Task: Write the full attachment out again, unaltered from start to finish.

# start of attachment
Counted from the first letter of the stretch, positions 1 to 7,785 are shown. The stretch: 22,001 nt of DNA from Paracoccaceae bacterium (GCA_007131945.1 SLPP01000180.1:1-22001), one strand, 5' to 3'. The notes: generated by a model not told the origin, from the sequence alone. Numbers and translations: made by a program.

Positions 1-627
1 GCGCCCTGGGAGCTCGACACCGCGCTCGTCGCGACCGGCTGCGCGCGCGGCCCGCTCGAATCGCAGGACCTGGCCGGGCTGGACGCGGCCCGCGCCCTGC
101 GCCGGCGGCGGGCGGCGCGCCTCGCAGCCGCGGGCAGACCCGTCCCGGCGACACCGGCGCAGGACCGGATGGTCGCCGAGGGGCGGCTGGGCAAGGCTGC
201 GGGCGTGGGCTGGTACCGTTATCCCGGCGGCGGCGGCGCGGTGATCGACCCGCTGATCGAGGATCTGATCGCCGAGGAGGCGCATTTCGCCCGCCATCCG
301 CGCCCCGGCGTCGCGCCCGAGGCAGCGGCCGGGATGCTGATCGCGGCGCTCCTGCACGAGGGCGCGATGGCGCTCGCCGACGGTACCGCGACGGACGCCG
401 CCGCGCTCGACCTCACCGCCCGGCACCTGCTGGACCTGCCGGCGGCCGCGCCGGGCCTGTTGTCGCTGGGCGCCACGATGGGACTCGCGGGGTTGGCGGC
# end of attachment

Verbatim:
Counted from the first letter of the stretch, positions 1 to 7,785 are shown. The stretch: 22,001 nt of DNA from Paracoccaceae bacterium (GCA_007131945.1 SLPP01000180.1:1-22001), one strand, 5' to 3'. The notes: generated by a model not told the origin, from the sequence alone. Numbers and translations: made by a program.

Positions 1-627
1 GCGCCCTGGGAGCTCGACACCGCGCTCGTCGCGACCGGCTGCGCGCGCGGCCCGCTCGAATCGCAGGACCTGGCCGGGCTGGACGCGGCCCGCGCCCTGC
101 GCCGGCGGCGGGCGGCGCGCCTCGCAGCCGCGGGCAGACCCGTCCCGGCGACACCGGCGCAGGACCGGATGGTCGCCGAGGGGCGGCTGGGCAAGGCTGC
201 GGGCGTGGGCTGGTACCGTTATCCCGGCGGCGGCGGCGCGGTGATCGACCCGCTGATCGAGGATCTGATCGCCGAGGAGGCGCATTTCGCCCGCCATCCG
301 CGCCCCGGCGTCGCGCCCGAGGCAGCGGCCGGGATGCTGATCGCGGCGCTCCTGCACGAGGGCGCGATGGCGCTCGCCGACGGTACCGCGACGGACGCCG
401 CCGCGCTCGACCTCACCGCCCGGCACCTGCTGGACCTGCCGGCGGCCGCGCCGGGCCTGTTGTCGCTGGGCGCCACGATGGGACTCGCGGGGTTGGCGGC